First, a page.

Mention Lau to any folk fan and you will get a sharp intake of breath and mutterings about the greatest thing since sliced bread. Such is the impact that Kris Drever (guitar/vocals), Martin Green (accordion) and Aidan O’Rourke (fiddle) have made in their short existence, that expectations for their second studio album Arc Light are sky high.
Instrumental virtuosos they may be, but Drever, Green and O’Rourke are also grounded young men with an ear for the latest musical developments around the world and a cool, calm and collected way of incorporating new styles into their largely traditional fare.
The success of Lightweights & Gentlemen has not gone to the trio’s heads. Instead, they have returned to the studio and worked with producer Calum Malcolm on shaping a more rounded and cohesive collection of songs.
Predominantly instrumental like the debut, Arc Light plays around with folk tradition in a free and easy manner that never sounds forced or contrived. Opening track The Burrian may sound like an easy listening Ceilidh round, but listen closely and you will hear switches of tempo and unusual melodies that would have the average bearded folkie spluttering into his real ale.
Drever provides the first of the album’s vocal tracks on Winter Moon. A beautiful, lilting song that may even pick up some mainstream radio play, it is a testament to Drever’s songwriting skill that he manages to incorporate traditional folk tropes into the lyric without sounding corny.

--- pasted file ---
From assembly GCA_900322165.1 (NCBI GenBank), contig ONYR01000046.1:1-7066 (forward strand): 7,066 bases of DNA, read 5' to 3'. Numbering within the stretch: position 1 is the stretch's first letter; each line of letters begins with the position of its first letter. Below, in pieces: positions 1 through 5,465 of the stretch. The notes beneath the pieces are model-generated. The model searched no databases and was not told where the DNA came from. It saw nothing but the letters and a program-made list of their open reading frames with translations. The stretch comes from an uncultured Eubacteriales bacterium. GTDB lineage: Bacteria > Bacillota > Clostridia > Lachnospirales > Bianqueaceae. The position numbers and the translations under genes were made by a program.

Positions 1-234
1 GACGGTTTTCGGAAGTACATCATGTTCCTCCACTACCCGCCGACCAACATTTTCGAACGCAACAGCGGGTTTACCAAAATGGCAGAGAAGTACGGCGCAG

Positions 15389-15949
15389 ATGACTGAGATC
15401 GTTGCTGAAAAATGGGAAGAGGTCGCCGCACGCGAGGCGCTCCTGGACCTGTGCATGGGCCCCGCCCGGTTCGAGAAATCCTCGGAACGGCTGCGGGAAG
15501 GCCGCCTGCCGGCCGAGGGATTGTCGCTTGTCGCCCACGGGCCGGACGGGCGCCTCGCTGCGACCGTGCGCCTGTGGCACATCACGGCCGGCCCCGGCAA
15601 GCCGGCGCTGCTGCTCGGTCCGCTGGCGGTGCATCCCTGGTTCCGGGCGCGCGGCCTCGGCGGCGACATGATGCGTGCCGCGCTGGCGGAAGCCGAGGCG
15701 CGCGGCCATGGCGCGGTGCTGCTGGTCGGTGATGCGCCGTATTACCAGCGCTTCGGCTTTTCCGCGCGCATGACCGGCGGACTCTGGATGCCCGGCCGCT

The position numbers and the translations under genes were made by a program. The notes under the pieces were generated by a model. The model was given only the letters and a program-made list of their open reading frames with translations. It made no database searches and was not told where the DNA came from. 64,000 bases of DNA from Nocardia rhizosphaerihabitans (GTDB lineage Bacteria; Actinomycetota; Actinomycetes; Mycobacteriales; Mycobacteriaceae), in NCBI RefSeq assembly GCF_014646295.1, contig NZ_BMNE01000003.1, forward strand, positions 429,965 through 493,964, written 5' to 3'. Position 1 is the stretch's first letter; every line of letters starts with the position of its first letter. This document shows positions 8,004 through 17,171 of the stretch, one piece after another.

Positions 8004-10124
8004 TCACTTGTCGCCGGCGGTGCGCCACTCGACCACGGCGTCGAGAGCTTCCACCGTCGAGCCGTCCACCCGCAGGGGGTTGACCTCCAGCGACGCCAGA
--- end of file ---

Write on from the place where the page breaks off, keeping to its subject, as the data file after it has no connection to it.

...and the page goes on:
Horizontigo (Horizontigo/Alright In The Heid) and Salty Boys (Operation Knoydart/Salty Boys) are two lengthy tracks that highlight the stunning virtuosity and almost telepathic musical understanding of the three players. Switching freely between traditional and experimental rhythms and tempos, this is folk music for the twenty-first century and beyond. The song titles are terrible of course, but we have come to expect that from Lau.
Drever lightens proceedings with a fine version of Les Rice’s standard Banks Of Marble (originally a hit for The Weavers in 1949), a song that derives additional resonance in the current economic climate.
Stephen’s (Stephen’s Leaving/Plot No. 12) is the album’s instrumental tour de force, with some red-hot musical interplay and an experimental approach that turns tradition firmly on its head. It makes a lot of other music sound distinctly ordinary in comparison.
The Master sounds lightweight in comparison but listen closely and you will notice how Drever’s perfectly pitched vocals flow beautifully with O’Rourke’s staccato picking. It’s an unusual approach to use a fiddle as rhythmic accompaniment but one that Lau pull off with their usual flair. O’Rourke is all over Frank And Flo’s (Frank And Flo’s/An Tobar) as well, investing the track with an urgency that just keeps building and building.
Temple Of Fiddles slows the pace down but is hypnotic in its intensity, the seven minute running time seeming almost parsimonious. It comes as something of a relief when the ‘bonus’ cover of Dear Prudence plays the album out, but even this throwaway track is invested with a musical inventiveness that The Beatles would have been proud to hear.
The cover of Arc Light features the three musicians welding in a blaze of white-hot sparks. Naff it may be (Lau’s artwork is always tongue in cheek) but as a symbol of the musical innovation within it is absolutely perfect.